Today is the 74th Anniversary of D-Day. Between 4,000 and 5,000 Allied soldiers died that day in June 1944, no one is really sure. We know that many of them did not even make it onto dry land, and thousands more would die in the days immediately following. Take a minute to remember who answered the call and did their duty in the face of horrific violence. Their bravery and sacrifice should never be forgotten.
JP Mac’s Armed Forces Day Rant:
We hear all the time in seems about tough jobs that supposedly, American’s won’t do. I don’t believe it, mainly because I’ve worked in several of those jobs myself. Thank God there is one really tough job that for centuries, so far enough Americans have wanted to do. One where the pay and living conditions aren’t always the best, one that calls for huge sacrifices on the part of those who volunteer to do it and their families: Serve in the U.S. Armed Forces.
Americans are supposedly too soft to do some jobs. No American would take a job filling sandbags in 110 degree heat, right? Surely no one living in the greatest nation in world history would slog through a mosquito infested swamp, walk for half a day though the forest, or climb a mountain just to get to the job-site. Who from this country would choose a job that makes you long for things things like warm food, hot water, a bed? Of course no self -respecting, video game playing, social media obsessed American would ever want to stay out in sub-freezing weather for hours watching an empty field or patch of sea right? Yet somehow for generations, by the tens of thousands, Americans have volunteered to for jobs that entail doing all of these things and more– and by the way, sometimes while people are trying hard to kill them.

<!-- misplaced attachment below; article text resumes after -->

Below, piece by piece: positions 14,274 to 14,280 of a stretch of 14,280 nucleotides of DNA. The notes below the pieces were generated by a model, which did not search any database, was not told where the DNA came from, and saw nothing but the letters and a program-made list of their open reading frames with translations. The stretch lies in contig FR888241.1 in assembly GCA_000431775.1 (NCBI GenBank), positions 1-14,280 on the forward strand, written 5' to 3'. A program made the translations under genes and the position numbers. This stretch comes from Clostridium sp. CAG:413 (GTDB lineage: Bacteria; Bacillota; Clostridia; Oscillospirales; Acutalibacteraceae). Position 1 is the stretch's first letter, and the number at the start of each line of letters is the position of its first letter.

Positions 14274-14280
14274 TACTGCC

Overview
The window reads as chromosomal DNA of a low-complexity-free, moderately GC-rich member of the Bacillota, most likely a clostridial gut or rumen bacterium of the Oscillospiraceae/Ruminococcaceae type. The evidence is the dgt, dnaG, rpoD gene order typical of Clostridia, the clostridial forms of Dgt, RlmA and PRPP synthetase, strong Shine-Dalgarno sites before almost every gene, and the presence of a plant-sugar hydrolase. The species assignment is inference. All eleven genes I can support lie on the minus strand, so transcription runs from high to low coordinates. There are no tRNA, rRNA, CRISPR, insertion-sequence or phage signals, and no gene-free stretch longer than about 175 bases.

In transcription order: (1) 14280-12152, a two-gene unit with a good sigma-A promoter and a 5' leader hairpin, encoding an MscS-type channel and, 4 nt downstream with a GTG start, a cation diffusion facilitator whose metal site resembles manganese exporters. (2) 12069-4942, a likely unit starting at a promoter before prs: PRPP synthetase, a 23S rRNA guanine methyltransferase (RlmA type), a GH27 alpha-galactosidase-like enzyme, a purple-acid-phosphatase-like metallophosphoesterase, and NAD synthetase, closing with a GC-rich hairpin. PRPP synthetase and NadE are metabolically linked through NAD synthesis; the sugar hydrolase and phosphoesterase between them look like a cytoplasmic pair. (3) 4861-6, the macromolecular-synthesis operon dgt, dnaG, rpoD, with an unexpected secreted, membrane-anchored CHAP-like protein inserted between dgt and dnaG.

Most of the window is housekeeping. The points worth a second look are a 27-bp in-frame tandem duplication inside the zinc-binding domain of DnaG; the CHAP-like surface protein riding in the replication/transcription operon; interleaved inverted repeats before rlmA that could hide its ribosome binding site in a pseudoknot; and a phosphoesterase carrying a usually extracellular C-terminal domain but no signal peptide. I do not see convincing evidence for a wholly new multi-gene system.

Thank God for such men and women. For some reason, (rarely the great pay) they have decided to, at least temporarily, forgo many of comforts that come with so many other jobs. For some, it’s the promise of adventure, or having that “hero” switch, or protector gene. Other just want to be a part of something bigger than themselves. It may be that they realize that they live in a country– more that many others, that is worth fighting for. They, in put the ‘exceptionalism’ in American Exceptionalism. Whatever the reason, these men and women have chosen a vocation that routinely requires sacrifice, sometime of the ultimate kind. That is why today is their day, a day for them to be proud, and the rest of America to be proud of them.
When I was younger, Memorial Day was just another holiday, another day off from school or from work. It was the Indy 500 and barbeques. It’s not that I wasn’t patriotic, I was, but even though I knew that people had died for my country, the idea of a fallen hero was still an abstract. All of my uncles who served in WWII had come back, and other than them I knew very few people personally who served in any shooting war. Even in the Army I met very few combat vets, the few I did were almost all in Vietnam. Almost no one from my generation had ever been killed in combat. Then September 11th happened. Shortly after, we were at war again and shortly after that, persons from my generation and younger were making the ultimate sacrifice. I guess at that point I began to understand the true meaning of Memorial Day.
And so I suppose it is, that we don’t really understand what it is we’re celebrating, until such point as the celebration becomes second to our memories and silent reflection. Some though, have no personal connection to this holiday. It is still for them, an abstract notion of someone else’s sacrifice, something they are but vaguely aware of. Does it anger me? No, I was like them, maybe it takes knowing someone who did not come back to appreciate the day. Don’t get me wrong, barbeques are great, races are great, being with family and friends is great. A day off from work is always welcome. It’s a celebration of life that other have earned for us. Honoring our fallen countrymen, even for a moment on one day a year helps us to appreciate all we have as a free people.